As Opera Santa Barbara presents “The Barber of Seville” on the 150th anniversary of the composer’s death, it is a fitting time to reflect on the life of Gioacchino Rossini (1792 – 1868), a popular composer of many operas and also a connoisseur of food and wine.
He was born in Pesaro in the present-day Le Marche region of Italy on the Adriatic coast. His father was a horn player in an orchestra and his mother an aspiring singer. During his childhood, he was often left in the care of his maternal grandmother. He learned from her the pleasure of regional recipes and to appreciate the tastes and flavors of Le Marche —in particular truffles — that would accompany him his entire life.
According to legend, as a child, Gioacchino served as an altar boy with the excuse of tasting any leftover wine after the mass. He was a precocious composer of operas, and he made his debut at the age of 18 with “The Marriage Contract” (La cambiale di matrimonio). His best-known operas include not only “The Barber of Seville” (Il barbiere di Siviglia), but also “The Italian Girl in Algiers” (L’italiana in Algeri), “Cinderella” (La Cenerentola), and “Othello” (Otello).
During his travels in Europe for operatic performances, he developed an appreciation for foods and wines from disparate places. In 1823 he met the famous French chef Antonin Carême, who was in charge of the kitchen of the noble Rothschild family. They became life-long friends sharing a common passion for food.
It was in Paris at the Cafè Anglais that the famous Filetto alla Rossini (o Tournedos à la Rossini) was born. Rossini was in the habit of asking for variations to dishes on the menu, to enrich them according to his tastes. As this particular lunch, Rossini asked the chef to change the recipe of the fillet, adding truffle. The offended chef did not intend to take his suggestion, to which Rossini replied, “Alors, tournez le dos!” (So, turn your back!) A different anecdote recounts that the name came about because of the butler’s need to turn his back on guests in the composer’s house to hide the secret of the dish served. The recipe is not a secret today: The dish consists of a fillet of beef browned in butter, lying on a slice of bread browned in butter, topped by foie gras and slices of truffle, accompanied by a sauce of deglazed Madeira.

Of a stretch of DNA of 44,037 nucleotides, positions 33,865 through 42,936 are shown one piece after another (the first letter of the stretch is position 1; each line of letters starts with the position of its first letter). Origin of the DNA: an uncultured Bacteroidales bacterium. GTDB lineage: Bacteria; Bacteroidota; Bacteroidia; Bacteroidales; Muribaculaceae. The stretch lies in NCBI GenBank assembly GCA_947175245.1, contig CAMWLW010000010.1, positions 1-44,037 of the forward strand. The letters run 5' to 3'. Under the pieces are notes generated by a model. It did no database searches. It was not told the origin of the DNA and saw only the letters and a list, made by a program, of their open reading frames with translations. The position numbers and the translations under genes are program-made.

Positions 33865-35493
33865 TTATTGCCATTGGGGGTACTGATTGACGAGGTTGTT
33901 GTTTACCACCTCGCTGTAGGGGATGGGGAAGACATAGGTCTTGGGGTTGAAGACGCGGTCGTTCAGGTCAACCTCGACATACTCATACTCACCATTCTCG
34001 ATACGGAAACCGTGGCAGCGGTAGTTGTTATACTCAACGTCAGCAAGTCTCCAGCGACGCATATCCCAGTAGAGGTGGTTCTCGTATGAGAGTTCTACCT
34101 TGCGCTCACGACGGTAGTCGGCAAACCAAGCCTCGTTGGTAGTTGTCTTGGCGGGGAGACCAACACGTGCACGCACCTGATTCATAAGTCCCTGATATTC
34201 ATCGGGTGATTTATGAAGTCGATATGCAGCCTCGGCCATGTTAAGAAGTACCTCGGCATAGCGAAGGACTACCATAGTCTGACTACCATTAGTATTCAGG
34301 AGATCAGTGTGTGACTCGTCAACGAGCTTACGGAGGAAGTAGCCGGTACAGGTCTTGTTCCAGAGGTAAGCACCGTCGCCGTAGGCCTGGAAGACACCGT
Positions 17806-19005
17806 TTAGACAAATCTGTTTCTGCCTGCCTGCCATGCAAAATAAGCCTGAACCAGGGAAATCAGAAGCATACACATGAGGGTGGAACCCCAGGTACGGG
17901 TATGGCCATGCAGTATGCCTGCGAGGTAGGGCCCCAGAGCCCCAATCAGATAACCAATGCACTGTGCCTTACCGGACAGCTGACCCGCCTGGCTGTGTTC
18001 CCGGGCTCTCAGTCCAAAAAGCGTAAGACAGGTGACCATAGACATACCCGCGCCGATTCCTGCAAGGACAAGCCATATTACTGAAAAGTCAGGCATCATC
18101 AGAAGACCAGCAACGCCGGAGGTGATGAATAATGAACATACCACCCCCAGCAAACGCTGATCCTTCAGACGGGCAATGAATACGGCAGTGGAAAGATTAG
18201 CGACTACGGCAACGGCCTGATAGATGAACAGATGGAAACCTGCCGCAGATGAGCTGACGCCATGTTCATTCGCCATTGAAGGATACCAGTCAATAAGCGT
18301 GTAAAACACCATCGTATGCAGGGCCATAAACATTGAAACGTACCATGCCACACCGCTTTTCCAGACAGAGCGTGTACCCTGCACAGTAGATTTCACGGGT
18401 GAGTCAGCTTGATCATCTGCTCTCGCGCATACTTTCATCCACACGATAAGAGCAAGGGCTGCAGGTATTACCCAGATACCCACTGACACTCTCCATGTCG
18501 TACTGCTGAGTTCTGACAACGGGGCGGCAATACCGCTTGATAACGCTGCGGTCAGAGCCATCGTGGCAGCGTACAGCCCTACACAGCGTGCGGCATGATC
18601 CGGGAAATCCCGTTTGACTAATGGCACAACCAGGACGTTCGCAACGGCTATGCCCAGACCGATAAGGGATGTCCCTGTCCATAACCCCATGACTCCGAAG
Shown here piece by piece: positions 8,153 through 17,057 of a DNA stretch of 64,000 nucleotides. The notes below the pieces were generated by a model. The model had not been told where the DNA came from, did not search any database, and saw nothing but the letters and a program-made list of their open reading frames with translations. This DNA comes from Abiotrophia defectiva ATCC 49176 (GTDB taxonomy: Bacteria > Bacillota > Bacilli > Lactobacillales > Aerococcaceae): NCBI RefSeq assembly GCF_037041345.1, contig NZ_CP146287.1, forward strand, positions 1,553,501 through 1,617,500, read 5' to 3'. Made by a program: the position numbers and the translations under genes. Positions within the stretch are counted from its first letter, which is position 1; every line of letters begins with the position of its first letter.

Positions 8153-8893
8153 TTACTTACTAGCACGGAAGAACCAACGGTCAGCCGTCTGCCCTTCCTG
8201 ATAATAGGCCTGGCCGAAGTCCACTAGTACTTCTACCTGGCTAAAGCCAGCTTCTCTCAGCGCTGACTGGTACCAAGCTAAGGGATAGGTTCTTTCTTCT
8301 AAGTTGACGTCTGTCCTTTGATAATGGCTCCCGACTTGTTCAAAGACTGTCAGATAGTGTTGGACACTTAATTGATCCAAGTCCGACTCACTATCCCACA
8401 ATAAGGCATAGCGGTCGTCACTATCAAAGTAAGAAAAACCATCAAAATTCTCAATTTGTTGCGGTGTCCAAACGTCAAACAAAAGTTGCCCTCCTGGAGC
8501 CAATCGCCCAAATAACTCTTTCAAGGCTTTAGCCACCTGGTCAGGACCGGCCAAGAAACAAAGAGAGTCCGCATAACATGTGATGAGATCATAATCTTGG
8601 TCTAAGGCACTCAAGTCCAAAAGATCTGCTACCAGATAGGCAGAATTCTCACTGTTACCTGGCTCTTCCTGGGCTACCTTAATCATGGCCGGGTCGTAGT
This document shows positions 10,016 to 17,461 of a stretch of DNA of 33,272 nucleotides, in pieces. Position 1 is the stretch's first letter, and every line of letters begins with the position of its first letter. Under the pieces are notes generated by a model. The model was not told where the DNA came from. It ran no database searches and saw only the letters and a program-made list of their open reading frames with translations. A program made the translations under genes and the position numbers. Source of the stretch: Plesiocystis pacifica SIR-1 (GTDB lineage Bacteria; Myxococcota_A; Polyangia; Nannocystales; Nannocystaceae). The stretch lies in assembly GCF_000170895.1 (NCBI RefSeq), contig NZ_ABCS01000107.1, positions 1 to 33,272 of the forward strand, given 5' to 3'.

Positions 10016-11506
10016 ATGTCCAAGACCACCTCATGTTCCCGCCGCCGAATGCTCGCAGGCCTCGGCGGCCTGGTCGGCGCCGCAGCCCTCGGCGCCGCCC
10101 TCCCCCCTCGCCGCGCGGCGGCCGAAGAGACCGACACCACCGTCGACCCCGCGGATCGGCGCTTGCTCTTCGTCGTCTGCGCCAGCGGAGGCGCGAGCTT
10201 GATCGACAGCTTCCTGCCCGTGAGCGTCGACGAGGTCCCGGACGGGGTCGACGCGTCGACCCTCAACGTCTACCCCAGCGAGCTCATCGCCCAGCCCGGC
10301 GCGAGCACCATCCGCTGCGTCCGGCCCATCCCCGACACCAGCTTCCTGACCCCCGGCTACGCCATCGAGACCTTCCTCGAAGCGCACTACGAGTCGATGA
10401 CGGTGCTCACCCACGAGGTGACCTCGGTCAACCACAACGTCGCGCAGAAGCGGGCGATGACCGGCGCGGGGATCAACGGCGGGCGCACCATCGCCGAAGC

Rossini even added truffles to his salad dressing: “Take oil from Provence, English mustard, French vinegar, a little lemon, pepper, and salt and mix together; then add some truffles cut into thin slices. The truffles give this condiment a kind of halo, made just to send a glutton to ecstasy.” Later in life, Rossini recalled “I cried three times in my life: when they whistled at my first opera, when I heard Paganini play, and when a turkey stuffed with truffles fell into the water during a boat trip.”
At the age of 37, Rossini wrote his 39th and final opera, “William Tell” (Guillaume Tell), known today mostly for its overture. Even though he lived 40 more years, he withdrew from public life. Other composers, like Elgar, Rachmaninoff, Sibelius, and Ives, retired long before their deaths. But none was as famous or as young as Rossini. There are a lot of theories about his brief career: maybe he was tired, maybe he was devastated by the death of his mother, maybe there was a shift in politics or his health.
Or maybe he just wanted to dedicate himself to the enjoyment of food: “I know of no more admirable occupation than eating, that is, really eating. Appetite is for the stomach what love is for the heart. The stomach is the conductor, who rules the grand orchestra of our passions, and rouses it to action….Eating, loving, singing and digesting are, in truth, the four acts of the comic opera known as life….”